In fact, some drivers have used the same EZ Lynk Forum maintained by EZ LYNK to urge others to keep quiet about their use of the EZ Lynk System to defeat emissions controls. For instance, one driver wrote, “If everyone keeps their mouth shut about deleting sooner or later the EPA will calm down.” Since the EZ Lynk System launched in mid-2016, EZ LYNK has manufactured and/or sold at least tens of thousands of EZ Lynk Systems.
Defendants GINTZ and WOOD own EZ LYNK and control, direct, and manage the marketing and sale of the EZ Lynk System as well as the technical support for the EZ Lynk System. Defendant PRESTIGE, which is also owned by GINTZ and WOOD, facilitates EZ LYNK’s sale of the EZ Lynk System in the United States by purchasing the Auto Agent devices from EZ Lynk and selling them onward to distributors that sell the devices within the United States.
EZ LYNK’s illegal activity has been compounded by its refusal to provide EPA with basic information about the manufacture, sale, and use of the EZ Lynk System. The Clean Air Act requires manufacturers like EZ LYNK to provide information that EPA may reasonably require to determine whether the manufacturer’s product complies with the Clean Air Act. As alleged in the complaint, despite repeated requests, EZ LYNK has refused to provide EPA with much of the requested information about the manufacture, sale, and use of the EZ Lynk System. EZ LYNK’s efforts to stymie EPA’s investigation also violate the Clean Air Act.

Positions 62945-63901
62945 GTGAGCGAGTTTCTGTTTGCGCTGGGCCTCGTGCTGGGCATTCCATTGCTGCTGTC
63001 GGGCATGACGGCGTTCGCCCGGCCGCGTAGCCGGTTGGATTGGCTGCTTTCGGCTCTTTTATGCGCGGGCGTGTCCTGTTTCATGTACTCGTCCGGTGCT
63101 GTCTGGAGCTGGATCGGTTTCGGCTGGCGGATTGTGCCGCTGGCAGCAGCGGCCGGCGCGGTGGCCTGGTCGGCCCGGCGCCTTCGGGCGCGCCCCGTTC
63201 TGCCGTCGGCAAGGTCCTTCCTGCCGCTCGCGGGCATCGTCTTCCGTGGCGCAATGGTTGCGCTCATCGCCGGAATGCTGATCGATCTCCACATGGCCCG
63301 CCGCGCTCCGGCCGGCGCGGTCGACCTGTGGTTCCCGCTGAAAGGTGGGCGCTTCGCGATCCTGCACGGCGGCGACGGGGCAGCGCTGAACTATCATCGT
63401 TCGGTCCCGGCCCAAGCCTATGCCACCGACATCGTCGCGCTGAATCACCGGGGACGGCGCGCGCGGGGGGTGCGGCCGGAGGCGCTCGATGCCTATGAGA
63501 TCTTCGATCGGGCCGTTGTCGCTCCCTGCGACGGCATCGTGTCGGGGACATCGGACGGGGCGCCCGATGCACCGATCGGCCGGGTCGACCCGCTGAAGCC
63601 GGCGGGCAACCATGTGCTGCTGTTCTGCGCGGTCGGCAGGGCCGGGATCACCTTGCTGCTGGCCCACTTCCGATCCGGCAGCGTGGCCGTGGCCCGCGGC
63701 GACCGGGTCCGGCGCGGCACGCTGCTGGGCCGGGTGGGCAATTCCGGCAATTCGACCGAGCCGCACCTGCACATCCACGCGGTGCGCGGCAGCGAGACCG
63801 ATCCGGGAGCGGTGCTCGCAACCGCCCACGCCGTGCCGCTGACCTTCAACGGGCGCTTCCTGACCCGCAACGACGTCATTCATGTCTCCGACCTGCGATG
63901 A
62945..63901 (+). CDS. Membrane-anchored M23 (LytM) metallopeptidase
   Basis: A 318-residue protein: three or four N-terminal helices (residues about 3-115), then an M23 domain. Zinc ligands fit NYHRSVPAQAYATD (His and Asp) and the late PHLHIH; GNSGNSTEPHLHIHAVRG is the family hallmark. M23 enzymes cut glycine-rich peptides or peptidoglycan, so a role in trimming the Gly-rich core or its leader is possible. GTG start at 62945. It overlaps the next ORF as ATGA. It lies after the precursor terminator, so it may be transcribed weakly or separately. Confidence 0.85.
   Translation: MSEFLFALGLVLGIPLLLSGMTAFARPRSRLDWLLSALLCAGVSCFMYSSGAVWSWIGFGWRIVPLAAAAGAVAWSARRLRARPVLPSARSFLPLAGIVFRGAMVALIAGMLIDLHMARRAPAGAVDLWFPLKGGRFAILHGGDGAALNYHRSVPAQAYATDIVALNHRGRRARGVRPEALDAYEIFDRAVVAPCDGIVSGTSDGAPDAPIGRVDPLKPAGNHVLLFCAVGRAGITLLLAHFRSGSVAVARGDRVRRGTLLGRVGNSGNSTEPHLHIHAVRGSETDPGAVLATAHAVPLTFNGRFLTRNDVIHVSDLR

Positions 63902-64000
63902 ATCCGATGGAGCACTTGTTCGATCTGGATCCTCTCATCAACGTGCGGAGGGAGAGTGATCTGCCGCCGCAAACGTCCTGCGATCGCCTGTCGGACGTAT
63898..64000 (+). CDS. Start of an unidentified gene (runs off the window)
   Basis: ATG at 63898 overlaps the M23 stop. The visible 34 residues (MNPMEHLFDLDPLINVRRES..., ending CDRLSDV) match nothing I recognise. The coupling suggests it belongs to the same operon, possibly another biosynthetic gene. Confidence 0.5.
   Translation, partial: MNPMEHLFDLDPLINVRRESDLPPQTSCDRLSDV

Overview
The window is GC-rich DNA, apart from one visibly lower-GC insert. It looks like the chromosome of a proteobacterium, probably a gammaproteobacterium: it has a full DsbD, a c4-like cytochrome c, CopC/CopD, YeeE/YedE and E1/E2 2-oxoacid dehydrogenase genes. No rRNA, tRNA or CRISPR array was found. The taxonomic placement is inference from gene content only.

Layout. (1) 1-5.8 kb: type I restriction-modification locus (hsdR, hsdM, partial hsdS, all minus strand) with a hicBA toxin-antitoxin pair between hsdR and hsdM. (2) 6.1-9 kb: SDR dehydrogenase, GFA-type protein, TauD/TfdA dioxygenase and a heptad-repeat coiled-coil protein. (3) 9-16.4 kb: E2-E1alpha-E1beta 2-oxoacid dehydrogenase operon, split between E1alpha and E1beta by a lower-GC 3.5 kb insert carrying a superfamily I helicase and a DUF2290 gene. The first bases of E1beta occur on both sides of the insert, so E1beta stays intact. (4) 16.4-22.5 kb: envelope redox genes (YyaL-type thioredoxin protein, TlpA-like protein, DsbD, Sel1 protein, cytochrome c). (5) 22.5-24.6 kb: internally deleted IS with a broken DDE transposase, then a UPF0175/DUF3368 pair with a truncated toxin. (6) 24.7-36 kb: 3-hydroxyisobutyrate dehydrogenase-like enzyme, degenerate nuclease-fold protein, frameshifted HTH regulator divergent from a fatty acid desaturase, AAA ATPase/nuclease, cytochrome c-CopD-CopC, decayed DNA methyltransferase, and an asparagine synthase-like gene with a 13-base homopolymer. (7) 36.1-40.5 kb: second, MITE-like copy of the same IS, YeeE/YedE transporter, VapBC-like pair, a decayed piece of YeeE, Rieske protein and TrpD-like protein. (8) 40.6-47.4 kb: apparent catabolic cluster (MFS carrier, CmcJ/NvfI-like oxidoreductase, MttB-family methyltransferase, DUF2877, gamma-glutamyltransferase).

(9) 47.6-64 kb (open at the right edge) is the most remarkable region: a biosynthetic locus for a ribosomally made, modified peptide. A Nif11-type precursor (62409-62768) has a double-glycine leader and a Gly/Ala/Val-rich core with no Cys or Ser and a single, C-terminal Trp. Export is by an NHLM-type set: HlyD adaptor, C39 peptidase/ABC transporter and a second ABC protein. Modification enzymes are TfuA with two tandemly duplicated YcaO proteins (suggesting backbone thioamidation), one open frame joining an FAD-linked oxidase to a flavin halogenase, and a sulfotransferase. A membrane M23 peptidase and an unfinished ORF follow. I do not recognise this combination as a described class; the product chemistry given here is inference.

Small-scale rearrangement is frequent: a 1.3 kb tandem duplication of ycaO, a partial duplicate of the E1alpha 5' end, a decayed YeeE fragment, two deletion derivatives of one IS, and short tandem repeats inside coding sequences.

In its complaint, the United States seeks an injunction barring the sale of the EZ Lynk System, the assessment of civil penalties against all Defendants, and other relief.
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Ms. Strauss thanked the attorneys in EPA’s Air Enforcement Division and program staff at EPA’s Office of Transportation and Air Quality for their critical work on this case. Ms. Strauss also thanked Nicole Veilleux, Senior Counsel in the Environment and Natural Resources Division of the U.S. Department of Justice, for her assistance.
This case is being handled by the Environmental Protection Unit of the Office’s Civil Division. Assistant U.S. Attorneys Mónica Folch and Jennifer Jude are in charge of the case.
James Margolin, Nicholas Biase